Author: Prof. Dr. med. Peter Altmeyer

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Last updated on: 23.01.2023

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The swelling of a body region is not an efflorescence (see below efflorescences) in the classical sense. A swelling is a doughy, consistent, often blurred elevation of a region that can be pressed in with a finger ("pitting edema"). It usually covers a larger area (> 5 cm), can also occur universally and protrudes above the skin level in a flat, pillow-like, but never hemispherical manner.

The swelling is primarily caused by edema of the (dermis+) subcutis.

Swelling is usually limited in time (24 hours or even several days) if the causative factors are eliminated (e.g. inflammation, cardiac insufficiency, protein deficiency).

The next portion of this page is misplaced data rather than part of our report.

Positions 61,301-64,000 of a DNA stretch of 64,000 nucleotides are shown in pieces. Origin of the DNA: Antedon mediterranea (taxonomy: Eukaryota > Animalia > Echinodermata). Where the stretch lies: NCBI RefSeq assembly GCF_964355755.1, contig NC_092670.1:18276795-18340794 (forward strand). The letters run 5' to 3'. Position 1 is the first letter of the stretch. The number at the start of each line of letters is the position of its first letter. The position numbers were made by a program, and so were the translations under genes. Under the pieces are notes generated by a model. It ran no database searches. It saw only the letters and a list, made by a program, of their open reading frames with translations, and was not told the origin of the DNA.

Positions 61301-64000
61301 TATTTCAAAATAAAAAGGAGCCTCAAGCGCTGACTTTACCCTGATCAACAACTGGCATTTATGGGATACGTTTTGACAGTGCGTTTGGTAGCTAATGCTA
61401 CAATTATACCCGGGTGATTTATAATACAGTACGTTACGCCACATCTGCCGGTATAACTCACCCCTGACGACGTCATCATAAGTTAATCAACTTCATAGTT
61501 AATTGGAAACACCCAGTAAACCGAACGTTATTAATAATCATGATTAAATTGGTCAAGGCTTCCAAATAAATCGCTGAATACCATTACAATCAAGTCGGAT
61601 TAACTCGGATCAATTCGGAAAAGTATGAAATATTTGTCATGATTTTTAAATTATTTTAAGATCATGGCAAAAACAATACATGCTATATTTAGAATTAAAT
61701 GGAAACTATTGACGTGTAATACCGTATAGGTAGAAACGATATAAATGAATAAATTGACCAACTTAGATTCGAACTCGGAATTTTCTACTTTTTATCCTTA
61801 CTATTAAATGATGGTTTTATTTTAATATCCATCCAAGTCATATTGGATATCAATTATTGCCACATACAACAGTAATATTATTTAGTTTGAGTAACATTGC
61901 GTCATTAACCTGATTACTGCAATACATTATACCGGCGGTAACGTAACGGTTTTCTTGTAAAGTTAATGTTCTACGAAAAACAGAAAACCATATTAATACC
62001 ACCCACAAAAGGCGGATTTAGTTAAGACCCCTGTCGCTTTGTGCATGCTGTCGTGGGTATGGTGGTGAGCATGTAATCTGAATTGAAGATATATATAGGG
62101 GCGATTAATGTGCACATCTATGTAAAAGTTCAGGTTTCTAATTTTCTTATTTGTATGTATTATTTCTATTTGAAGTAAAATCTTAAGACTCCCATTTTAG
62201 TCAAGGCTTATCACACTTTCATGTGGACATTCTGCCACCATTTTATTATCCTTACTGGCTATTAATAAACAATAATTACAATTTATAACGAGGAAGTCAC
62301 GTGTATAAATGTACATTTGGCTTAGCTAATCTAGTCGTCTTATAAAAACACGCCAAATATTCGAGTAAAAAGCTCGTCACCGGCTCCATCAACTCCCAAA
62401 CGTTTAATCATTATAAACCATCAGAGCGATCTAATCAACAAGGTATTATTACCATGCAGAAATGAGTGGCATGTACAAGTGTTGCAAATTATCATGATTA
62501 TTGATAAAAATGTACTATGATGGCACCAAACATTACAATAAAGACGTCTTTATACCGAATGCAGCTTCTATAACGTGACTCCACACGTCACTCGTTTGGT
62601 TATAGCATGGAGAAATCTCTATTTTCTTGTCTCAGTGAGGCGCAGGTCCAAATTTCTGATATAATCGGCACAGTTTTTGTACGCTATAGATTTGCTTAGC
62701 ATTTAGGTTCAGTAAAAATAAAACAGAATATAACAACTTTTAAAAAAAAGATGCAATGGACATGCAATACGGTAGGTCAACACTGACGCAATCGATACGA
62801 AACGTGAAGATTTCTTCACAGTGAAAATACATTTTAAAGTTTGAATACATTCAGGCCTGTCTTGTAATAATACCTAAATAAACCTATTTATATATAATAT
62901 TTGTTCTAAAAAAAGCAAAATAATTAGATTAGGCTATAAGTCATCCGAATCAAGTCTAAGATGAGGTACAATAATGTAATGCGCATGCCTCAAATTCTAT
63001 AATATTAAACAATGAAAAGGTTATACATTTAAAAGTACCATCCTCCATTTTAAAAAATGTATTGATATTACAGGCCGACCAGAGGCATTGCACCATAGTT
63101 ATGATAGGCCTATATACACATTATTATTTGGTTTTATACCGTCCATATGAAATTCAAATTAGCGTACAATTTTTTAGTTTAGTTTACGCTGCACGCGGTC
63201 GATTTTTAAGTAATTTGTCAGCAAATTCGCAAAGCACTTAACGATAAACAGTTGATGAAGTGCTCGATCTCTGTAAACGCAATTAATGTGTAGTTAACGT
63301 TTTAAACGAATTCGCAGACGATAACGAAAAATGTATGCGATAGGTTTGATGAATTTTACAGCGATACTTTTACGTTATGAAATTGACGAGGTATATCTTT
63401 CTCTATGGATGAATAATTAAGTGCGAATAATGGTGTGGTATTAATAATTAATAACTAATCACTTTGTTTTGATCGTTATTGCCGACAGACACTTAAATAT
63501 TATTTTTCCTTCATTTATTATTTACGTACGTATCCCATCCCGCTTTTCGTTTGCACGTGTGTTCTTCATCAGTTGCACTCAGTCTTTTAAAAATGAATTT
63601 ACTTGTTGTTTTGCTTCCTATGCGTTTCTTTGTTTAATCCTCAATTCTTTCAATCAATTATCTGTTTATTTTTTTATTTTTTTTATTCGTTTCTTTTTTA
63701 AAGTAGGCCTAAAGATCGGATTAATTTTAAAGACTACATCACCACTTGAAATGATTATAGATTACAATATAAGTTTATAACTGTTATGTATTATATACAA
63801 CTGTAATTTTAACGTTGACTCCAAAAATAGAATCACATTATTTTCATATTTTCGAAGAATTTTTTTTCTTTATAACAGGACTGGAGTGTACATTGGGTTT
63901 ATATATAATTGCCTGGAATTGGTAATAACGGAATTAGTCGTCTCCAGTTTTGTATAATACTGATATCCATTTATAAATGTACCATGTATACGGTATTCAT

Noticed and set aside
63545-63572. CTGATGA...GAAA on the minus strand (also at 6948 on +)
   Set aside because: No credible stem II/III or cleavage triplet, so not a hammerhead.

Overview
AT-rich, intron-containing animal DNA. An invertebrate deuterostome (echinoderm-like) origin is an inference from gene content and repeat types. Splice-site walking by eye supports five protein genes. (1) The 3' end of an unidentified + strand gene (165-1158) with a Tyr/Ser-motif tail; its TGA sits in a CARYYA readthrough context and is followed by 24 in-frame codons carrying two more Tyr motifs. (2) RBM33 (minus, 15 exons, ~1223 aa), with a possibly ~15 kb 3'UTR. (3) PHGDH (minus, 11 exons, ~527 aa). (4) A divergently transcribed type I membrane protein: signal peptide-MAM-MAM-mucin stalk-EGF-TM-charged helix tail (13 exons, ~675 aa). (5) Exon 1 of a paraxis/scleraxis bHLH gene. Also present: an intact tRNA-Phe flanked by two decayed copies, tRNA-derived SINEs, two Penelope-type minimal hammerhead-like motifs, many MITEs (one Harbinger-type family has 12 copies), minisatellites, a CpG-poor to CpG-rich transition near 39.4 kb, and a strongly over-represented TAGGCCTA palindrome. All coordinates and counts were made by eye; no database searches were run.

If the causes of edema formation (e.g., disturbances of lymph drainage after lymphadenectomy) are not eliminated, non-reversible swelling due to tissue proliferation may develop over the course of months. Such swellings are no longer repressible by finger pressure ("non-pitting edema").

Swelling may be accompanied by clinical symptoms such as fever and pain (e.g., erysipelas), tightness (e.g., angioedema), erythema, scaling, or itching.

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  1. Altmeyer P (2007) Dermatological differential diagnosis. The way to clinical diagnosis. Springer Medicine Publishing House, Heidelberg

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Last updated on: 23.01.2023